After several exciting weeks of traversing the Northland of Aotearoa (New Zealand) and interacting with incredible communities all throughout, our leg of the Worldwide Voyage finally concluded with a sail into the city of Auckland and a day of ceremonies.Hōkūle’a and the Auckland skyline. (Photo by Daniel Lin)
The day started at 4:30 a.m. on Motutapu, an island within sight of the Auckland skyline that is now set aside for conservation. This island was the intended meeting place for eight sailing wakas of the voyaging family, including Hōkūle‘a and Hikianalia, before sailing into Auckland Harbor together. These wakas were: Haunui (New Zealand), Hine Moana (New Zealand), Aotearoa 1 (New Zealand), Marumaru Atua (Cook Islands), Gaualofa (Samoa), and Uto ni Yalo (Fiji). The latter three had sailed in from Sydney, Australia after having represented the voyaging family at the World Parks Congress meeting a few weeks prior. Unfortunately, due to light winds, only Marumaru Atua was able to make it to the arrival ceremony on time. Still, the image of six Polynesian voyaging canoes sailing into Auckland was a powerful one for all who were there to witness it.
The arrival at Okahu Bay in Auckland at approximately 9:00 a.m. was capped off by a Maori powhiri where crewmembers of all six wakas gathered on shore to be culturally welcomed to Auckland. After exciting speeches and performances (and of course food), our crews migrated to the Viaduct in downtown Auckland around noon to receive a second welcoming from the mayor of Auckland (and more food). Upon the conclusion of this ceremony, crews met up for a private voyaging family dinner where old friends were reconnected, new friends were made, and stories were shared all around (with even more food).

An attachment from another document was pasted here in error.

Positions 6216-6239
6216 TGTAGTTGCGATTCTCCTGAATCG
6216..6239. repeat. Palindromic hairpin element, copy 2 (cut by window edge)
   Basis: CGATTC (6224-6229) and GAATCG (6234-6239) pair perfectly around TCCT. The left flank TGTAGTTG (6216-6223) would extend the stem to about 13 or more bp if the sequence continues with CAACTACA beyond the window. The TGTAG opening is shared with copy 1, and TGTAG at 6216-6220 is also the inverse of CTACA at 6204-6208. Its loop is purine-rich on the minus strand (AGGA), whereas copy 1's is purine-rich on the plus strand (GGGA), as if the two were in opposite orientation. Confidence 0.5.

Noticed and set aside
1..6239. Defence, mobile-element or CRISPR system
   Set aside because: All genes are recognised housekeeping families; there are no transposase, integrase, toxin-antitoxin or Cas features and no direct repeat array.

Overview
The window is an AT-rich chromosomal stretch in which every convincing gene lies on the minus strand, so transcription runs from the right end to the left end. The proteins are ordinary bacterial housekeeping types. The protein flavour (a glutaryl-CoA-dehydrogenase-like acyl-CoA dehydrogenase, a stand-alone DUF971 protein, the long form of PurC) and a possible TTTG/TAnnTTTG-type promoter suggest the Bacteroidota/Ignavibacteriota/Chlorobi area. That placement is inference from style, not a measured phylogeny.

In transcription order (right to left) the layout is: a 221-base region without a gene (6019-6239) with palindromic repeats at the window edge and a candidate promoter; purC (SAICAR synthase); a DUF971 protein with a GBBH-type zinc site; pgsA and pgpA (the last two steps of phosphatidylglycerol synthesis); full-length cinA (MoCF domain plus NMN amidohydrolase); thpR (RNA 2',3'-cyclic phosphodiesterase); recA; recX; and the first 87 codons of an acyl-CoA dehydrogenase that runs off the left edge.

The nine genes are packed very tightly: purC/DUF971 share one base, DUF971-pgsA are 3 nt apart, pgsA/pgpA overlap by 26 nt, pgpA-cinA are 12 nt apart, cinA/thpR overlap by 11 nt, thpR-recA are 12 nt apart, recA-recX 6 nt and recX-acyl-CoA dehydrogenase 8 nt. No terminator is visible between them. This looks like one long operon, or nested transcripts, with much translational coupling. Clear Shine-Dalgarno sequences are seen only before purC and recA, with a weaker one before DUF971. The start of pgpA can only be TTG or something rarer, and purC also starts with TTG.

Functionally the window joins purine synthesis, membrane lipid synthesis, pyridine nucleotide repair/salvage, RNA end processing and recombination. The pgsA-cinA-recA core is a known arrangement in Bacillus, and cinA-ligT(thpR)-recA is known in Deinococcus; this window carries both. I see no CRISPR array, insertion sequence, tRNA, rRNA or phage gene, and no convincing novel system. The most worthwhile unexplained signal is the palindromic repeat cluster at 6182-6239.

Throughout these exciting few days, one thing that we, the crewmembers of Hōkūle‘a and Hikianalia, experienced in abundance was the incredible hospitality of the people in Auckland. From those that were living in the city, to the people working there, to the people who were just visiting on vacation, the reception of the canoes and the mission of our Worldwide Voyage was incredible.
When it was finally time for our crews to say goodbye and head home for the holidays, we did so with gratitude in our hearts and comfort in knowing that the canoes would be under the watchful care of the staff at the Voyager Maritime Museum in downtown Auckland. As crewmembers returned home to their families and loved ones for the holiday season, we were all reminded of the fond memories we shared during our time in Aotearoa. For me, I look back upon the experience in awe of how many teachers we had aboard and the wealth of lessons I was privileged to learn along the way.